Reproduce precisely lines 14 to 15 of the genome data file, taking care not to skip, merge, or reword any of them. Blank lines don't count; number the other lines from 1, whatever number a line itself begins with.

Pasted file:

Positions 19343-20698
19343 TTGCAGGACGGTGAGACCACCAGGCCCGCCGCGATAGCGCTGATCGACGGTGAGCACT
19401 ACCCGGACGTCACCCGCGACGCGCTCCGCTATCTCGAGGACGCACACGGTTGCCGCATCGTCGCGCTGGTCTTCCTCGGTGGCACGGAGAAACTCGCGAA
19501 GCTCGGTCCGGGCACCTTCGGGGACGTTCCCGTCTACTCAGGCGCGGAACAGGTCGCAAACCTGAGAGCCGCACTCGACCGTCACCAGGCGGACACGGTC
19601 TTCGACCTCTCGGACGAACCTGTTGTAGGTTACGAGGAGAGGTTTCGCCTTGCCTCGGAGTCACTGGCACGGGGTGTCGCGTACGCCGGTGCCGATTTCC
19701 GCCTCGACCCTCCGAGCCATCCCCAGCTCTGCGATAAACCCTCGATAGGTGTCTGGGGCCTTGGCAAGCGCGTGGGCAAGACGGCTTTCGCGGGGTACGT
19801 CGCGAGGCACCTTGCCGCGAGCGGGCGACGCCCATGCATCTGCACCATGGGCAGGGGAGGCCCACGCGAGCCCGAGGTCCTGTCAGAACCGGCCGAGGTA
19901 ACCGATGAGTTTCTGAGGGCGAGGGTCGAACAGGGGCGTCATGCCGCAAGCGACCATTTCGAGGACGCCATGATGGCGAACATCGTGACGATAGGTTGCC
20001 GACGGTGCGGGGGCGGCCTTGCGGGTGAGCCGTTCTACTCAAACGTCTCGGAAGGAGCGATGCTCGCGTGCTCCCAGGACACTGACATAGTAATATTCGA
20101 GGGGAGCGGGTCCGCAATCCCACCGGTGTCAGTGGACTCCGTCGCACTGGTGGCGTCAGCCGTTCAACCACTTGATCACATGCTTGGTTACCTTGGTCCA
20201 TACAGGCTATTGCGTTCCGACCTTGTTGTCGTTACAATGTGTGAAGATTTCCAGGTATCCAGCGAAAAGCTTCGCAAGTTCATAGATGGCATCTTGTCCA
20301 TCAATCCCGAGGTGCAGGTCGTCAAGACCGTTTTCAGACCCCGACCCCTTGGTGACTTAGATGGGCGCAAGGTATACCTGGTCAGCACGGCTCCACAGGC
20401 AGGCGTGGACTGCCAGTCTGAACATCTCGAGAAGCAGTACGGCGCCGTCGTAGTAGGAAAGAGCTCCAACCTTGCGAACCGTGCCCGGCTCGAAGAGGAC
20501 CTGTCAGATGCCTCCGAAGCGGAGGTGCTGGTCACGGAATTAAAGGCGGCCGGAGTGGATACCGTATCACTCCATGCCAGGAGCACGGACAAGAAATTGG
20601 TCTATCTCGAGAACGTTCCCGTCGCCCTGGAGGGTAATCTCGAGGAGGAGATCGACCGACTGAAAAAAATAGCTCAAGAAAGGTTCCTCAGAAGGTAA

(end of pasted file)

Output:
20501 CTGTCAGATGCCTCCGAAGCGGAGGTGCTGGTCACGGAATTAAAGGCGGCCGGAGTGGATACCGTATCACTCCATGCCAGGAGCACGGACAAGAAATTGG
20601 TCTATCTCGAGAACGTTCCCGTCGCCCTGGAGGGTAATCTCGAGGAGGAGATCGACCGACTGAAAAAAATAGCTCAAGAAAGGTTCCTCAGAAGGTAA